After teeing off of one I decided that staying a weekend at the inn is a must sometime in the near future – probably after winter though. I hope it's still around. On our way out the owner revealed that her and her husband were splitting up, so I'm unsure what path this property will be directed down.
Hopefully nothing but positive changes will take place – positive changes like they'll work things out. If you go to the Web site here you'll see old photos of Jessica and Sunrise. It's sad to think the happy looking musical couple in the photos have gone through something terrible enough to end so many years together.
Like I mentioned before we were not able to play the full spread. Playing an entire round with my two-year-old daughter can be quite difficult if she's not fully on board with the idea, but the layout was fun enough that an urge to return was planted in my mind.
The property is beautiful and the fairways are extremely fun. In the short amount of time I was there I experienced elevation changes, tight lines, wide open runs, water hazards and unexpected obstacles like rusty jugs and deteriorating chairs.
Junk piles on a disc golf course are not something I'm used to seeing. If someone were to tell me there was a bunch of trash on a course I would initially think negatively about it and consider not playing it, or making a push to help clean it up.
This is not one of those situations. The fairways are clean. The random items scattered among the bushes seem neatly placed and adds an eccentricity element to the course. I enjoyed scanning the shadows to see what other old, rusty items I could find.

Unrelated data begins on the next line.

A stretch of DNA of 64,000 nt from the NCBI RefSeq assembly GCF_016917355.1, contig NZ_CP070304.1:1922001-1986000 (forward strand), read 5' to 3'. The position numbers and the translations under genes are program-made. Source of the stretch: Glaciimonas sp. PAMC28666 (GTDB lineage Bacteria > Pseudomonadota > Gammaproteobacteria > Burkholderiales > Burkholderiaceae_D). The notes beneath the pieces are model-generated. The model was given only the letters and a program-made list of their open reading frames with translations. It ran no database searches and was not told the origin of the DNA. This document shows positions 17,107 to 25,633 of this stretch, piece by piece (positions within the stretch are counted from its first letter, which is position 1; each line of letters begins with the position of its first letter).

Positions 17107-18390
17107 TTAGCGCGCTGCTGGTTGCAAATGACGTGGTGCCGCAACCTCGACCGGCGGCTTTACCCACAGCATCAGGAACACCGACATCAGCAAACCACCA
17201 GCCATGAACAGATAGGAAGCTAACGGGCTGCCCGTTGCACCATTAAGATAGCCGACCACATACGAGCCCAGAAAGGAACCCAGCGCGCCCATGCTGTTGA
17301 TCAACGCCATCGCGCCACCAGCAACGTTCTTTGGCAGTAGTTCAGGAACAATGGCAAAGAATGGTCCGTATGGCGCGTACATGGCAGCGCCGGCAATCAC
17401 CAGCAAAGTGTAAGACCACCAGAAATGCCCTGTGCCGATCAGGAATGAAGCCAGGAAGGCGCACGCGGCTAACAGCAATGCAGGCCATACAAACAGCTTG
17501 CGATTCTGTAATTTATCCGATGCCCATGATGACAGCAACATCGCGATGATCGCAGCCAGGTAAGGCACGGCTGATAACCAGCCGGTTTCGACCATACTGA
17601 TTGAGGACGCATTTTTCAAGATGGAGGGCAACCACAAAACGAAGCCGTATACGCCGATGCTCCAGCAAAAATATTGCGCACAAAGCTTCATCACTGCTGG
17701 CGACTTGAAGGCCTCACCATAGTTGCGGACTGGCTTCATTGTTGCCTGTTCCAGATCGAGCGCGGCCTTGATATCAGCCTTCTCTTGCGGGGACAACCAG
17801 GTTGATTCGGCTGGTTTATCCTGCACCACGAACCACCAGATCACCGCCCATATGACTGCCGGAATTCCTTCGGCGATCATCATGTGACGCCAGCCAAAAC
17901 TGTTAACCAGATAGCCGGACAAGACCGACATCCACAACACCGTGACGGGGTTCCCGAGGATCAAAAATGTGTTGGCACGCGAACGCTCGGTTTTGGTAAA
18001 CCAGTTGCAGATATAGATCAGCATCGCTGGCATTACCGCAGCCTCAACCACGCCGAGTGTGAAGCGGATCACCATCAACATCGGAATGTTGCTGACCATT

There were some old disc golf related items too. I found old homemade baskets, mini baskets and a large tone pole.
My favorite hole that day was six. The view from the tee is framed with branches and the fairway rolls down a hill, over a creek and left around a line of trees with the basket tucked in behind them and standing in the center of a wide open swath of vibrant green grass.
I can't wait to play this hole again.
It was about this time, while we were playing six, that my daughter started to give up on life. She mentioned something about donating her legs to science and leaving her to sit in a field for the rest of her life. We offered for her to sit back in her stroller, which she did for a bit, but then she decided she wanted to try walking again.
We were on hole eight when things were just not fun anymore. She was crawling in the wet grass like she was dehydrated and slowly making her way across a dry, desolate desert.
So I saved her and we left.
I also played Lower Columbia DGC is Astoria, OR that weekend. My experience there will be in the next post.
Thanks for reading.